You may look more productive when you skip your lunch or eat at your desk… But you aren’t!
A couple years ago, a survey was conducted with 600 office workers, and this is what they found:
- 54% regularly skip their lunch and work through their lunch hour
- 53% believe that the culture of not taking lunch is common in their workplace
- 20% didn’t take breaks under the pressure of their managers
There are many negative impacts to not leaving your desk for lunch, and you can find many sound arguments favoring you take the lunch break.
- Eating while checking emails leads to mindless eating, making you overeat and/or the wrong foods, resulting in weight gain.
- The most obvious argument is that you can get some fresh air. Getting some sun will help your body produce Vitamin D and increase serotonin levels in your body, helping regulate good mood.
- Desk and keyboards are not very sanitary and some argue that they can be dirtier than toilets, and when you drop food on them, it actually feeds the bacteria.
- Sitting for long periods of time with poor posture can cause health concerns such as Deep Vein Thrombosis (DVT) and musculoskeletal disorders.
This trend of skipping lunch comes with the notion that effective employees are those who are always available and on-task. They believe that taking an hour’s lunch break is counterproductive. This perception is especially powerful in the tech industry, but this idea is just wrong.
Experts believe that taking a real lunch break is actually more of a necessity, especially when talking about your health and career performance. Here’s why you need that break:
You are multitasking when you eat as you are working on your laptop and you are not mindful about what you are eating. By going out to lunch, you are able to pay attention to what you eat, guarding yourself against overdoing it. It takes the brain and stomach 20 minutes to sync up and tell you that you are full. Gobbling up food when distracted by work will only have you eating more than necessary.
Loss of mental energy
Everyone has a certain amount of mental energy that helps us focus, be creative, regulate our own behavior, and making critical decisions. When you work all day, without a break, all that mental energy gets drained away. The longer you go without a break, the more effortful each activity seems. Replenish your energy levels by taking your breaks, as this will make everything easier.
This mainly depends on whether you are an extrovert or an introvert. For extroverts, a lunch break can be very energizing, but for some introverts – not so much. You have to understand what energizes you and what drains you even more. If you don’t prefer doing that but still try, you will end up depleting your mental energy anyway and that defeats the purpose.
Burnout down the road
The choices you make today have the power to affect you later on. This holds true even for something as trivial as lunch breaks. You can power through without breaks for short periods of time, but it’s not healthy in the long run. You can say, “No one here takes a break and we’re all fine,” and it may seem that way at present. When it catches up to you, you will see stress-related illness, burnout and career dissatisfaction.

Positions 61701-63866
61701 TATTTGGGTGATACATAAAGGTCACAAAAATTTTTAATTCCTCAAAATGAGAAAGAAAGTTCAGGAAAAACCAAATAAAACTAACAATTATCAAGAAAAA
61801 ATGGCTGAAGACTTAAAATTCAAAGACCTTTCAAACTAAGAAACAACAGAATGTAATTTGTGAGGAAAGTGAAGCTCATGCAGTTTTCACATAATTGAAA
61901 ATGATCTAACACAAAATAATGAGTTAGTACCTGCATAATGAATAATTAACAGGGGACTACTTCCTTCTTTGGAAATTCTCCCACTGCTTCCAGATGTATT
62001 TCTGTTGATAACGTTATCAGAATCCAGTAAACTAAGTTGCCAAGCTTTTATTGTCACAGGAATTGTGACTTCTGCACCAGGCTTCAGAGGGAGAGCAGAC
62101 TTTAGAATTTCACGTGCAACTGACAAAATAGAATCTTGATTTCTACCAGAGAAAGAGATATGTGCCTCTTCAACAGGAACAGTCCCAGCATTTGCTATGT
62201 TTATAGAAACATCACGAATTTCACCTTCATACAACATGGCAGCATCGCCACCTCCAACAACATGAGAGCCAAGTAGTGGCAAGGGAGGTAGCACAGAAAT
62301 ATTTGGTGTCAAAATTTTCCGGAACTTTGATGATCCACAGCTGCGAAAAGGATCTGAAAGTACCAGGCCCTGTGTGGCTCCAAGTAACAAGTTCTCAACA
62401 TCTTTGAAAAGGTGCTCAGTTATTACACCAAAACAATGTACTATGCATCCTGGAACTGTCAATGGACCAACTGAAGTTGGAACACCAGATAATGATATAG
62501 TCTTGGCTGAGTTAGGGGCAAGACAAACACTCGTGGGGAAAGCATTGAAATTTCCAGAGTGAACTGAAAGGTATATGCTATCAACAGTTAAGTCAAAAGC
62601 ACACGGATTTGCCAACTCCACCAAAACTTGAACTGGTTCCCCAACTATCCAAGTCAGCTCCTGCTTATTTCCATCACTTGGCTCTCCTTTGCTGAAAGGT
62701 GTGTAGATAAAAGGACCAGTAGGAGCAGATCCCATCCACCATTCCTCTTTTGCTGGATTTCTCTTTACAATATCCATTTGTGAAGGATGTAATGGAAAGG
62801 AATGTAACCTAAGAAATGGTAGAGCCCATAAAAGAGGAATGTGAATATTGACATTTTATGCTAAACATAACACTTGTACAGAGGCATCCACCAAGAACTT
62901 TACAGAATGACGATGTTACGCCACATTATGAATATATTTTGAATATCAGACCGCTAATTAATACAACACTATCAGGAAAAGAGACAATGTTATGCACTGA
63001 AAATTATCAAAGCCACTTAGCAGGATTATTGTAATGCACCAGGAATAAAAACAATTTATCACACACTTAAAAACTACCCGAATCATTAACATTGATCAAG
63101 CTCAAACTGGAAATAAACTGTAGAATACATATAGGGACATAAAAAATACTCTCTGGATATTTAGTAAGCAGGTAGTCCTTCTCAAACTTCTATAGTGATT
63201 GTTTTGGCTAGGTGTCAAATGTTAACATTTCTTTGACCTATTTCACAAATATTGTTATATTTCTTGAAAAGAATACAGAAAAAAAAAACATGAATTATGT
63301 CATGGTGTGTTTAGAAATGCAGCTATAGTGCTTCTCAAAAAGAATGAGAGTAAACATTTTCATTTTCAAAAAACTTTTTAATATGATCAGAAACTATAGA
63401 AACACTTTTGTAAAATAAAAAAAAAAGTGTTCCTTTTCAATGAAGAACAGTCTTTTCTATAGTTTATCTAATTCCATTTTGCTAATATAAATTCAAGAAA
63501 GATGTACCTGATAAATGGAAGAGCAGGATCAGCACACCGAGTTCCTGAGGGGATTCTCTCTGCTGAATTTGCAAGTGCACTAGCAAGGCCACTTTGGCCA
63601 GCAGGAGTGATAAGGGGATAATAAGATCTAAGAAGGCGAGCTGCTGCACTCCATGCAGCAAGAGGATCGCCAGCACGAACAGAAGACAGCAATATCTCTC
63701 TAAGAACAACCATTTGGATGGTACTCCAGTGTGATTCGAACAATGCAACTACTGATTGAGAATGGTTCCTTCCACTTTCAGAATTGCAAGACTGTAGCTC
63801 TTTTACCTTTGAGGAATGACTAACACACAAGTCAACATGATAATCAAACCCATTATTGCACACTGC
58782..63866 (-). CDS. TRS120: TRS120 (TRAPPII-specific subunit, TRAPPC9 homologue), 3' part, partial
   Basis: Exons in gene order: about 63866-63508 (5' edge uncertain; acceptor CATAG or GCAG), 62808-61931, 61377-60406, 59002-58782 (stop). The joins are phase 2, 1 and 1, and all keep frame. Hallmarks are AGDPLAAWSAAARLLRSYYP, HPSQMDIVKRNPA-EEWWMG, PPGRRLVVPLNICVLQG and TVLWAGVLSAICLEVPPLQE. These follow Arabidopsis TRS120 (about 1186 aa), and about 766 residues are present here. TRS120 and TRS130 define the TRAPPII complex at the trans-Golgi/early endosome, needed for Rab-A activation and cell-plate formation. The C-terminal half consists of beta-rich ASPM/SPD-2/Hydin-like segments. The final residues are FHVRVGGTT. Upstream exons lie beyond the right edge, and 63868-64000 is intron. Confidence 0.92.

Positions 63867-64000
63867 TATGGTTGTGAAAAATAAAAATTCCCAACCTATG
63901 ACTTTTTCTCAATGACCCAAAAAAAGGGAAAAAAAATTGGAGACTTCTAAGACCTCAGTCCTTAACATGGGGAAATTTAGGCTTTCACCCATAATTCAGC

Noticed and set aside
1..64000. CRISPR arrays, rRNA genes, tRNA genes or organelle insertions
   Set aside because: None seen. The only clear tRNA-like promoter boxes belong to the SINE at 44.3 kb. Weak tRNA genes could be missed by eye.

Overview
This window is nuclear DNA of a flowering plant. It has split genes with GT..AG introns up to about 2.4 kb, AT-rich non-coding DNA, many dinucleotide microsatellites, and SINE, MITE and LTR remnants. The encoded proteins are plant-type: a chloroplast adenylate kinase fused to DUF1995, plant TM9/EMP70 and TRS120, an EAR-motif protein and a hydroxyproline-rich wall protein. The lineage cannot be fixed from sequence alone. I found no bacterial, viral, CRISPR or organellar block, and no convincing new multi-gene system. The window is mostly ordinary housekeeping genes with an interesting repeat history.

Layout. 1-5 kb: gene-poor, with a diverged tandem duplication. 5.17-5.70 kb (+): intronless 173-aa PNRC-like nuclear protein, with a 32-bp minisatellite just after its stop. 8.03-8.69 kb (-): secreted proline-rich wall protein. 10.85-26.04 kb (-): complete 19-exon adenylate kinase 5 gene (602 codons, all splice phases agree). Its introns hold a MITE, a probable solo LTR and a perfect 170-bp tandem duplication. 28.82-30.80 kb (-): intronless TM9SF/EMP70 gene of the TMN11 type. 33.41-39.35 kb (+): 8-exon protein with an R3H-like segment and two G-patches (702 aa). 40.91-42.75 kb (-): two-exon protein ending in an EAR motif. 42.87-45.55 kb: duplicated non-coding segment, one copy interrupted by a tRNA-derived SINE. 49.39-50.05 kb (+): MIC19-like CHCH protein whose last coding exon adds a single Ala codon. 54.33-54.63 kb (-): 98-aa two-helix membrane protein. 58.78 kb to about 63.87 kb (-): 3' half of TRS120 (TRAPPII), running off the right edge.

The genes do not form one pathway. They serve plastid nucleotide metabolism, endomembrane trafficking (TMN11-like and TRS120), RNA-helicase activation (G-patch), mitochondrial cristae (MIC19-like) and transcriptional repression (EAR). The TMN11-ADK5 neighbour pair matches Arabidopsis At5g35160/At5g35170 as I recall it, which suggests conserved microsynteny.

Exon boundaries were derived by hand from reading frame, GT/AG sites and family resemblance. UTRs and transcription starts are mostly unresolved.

Food is many things for many people, something to be enjoyed and savored, also a source of energy that gets you through the day. If you don’t take your lunch break, you are refusing to give your body what it needs. Take a break to pay attention to your body, because a healthy body equals to a healthy mind.
Growing dislike of everything
When your day feels dragging, the only thing that can pick you up is doing something you like. Try eating your favorite sandwich, going for a stroll outside your office or anything that can lighten up your mood. Positive experiences and a positive mood make you more creative and you can easily connect different trains of thought and ideas that you might not normally connect.
Stagnate all day
All that sitting and staring at a computer screen is not good for you, and you end up straining your eyes, your back and not to mention the toll it takes on you internally. Getting up and moving about is an important part of your lunch break. Just sitting at a single place doesn’t only give you eye and back strain, but it also increases mental strain. Research states that taking a 30 minute walk during the mid-afternoon will improve moods and bring up more enthusiasm after.
Dining with germs
Do you even remember the last time you cleaned your desk? Exactly! Many studies show that our workplace can be crawling with germs and bacteria (even more than a toilet). That is not a good place to eat food, at least not unless you want to fall sick.
Taking a lunch break or even multiple breaks throughout your day will help your brain recuperate. Push your chair away from your desk, walk that distance and enjoy a nutritious meal. You’ll be healthier and more productive for it.